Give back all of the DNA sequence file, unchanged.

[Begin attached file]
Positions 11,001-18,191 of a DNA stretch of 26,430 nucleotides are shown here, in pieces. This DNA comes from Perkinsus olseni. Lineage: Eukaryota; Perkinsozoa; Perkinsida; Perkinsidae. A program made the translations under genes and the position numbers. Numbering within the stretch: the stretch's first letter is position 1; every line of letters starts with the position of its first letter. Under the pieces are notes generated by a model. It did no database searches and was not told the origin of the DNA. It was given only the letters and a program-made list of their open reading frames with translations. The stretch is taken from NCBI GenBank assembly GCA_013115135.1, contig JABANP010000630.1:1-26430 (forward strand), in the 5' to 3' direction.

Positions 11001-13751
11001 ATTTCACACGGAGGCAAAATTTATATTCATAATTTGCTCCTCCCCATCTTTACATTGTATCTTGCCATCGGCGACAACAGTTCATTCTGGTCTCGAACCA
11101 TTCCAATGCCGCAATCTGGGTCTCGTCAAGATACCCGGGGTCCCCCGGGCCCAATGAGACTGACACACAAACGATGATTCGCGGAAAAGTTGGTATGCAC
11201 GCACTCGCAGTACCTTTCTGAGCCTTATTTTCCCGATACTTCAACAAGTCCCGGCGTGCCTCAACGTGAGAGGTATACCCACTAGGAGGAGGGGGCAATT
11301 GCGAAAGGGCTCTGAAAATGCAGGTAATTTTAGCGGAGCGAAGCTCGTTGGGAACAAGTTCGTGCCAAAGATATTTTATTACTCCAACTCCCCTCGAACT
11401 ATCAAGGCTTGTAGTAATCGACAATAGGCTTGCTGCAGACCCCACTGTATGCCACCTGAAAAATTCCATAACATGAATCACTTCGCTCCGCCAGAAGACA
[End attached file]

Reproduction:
Positions 11,001-18,191 of a DNA stretch of 26,430 nucleotides are shown here, in pieces. This DNA comes from Perkinsus olseni. Lineage: Eukaryota; Perkinsozoa; Perkinsida; Perkinsidae. A program made the translations under genes and the position numbers. Numbering within the stretch: the stretch's first letter is position 1; every line of letters starts with the position of its first letter. Under the pieces are notes generated by a model. It did no database searches and was not told the origin of the DNA. It was given only the letters and a program-made list of their open reading frames with translations. The stretch is taken from NCBI GenBank assembly GCA_013115135.1, contig JABANP010000630.1:1-26430 (forward strand), in the 5' to 3' direction.

Positions 11001-13751
11001 ATTTCACACGGAGGCAAAATTTATATTCATAATTTGCTCCTCCCCATCTTTACATTGTATCTTGCCATCGGCGACAACAGTTCATTCTGGTCTCGAACCA
11101 TTCCAATGCCGCAATCTGGGTCTCGTCAAGATACCCGGGGTCCCCCGGGCCCAATGAGACTGACACACAAACGATGATTCGCGGAAAAGTTGGTATGCAC
11201 GCACTCGCAGTACCTTTCTGAGCCTTATTTTCCCGATACTTCAACAAGTCCCGGCGTGCCTCAACGTGAGAGGTATACCCACTAGGAGGAGGGGGCAATT
11301 GCGAAAGGGCTCTGAAAATGCAGGTAATTTTAGCGGAGCGAAGCTCGTTGGGAACAAGTTCGTGCCAAAGATATTTTATTACTCCAACTCCCCTCGAACT
11401 ATCAAGGCTTGTAGTAATCGACAATAGGCTTGCTGCAGACCCCACTGTATGCCACCTGAAAAATTCCATAACATGAATCACTTCGCTCCGCCAGAAGACA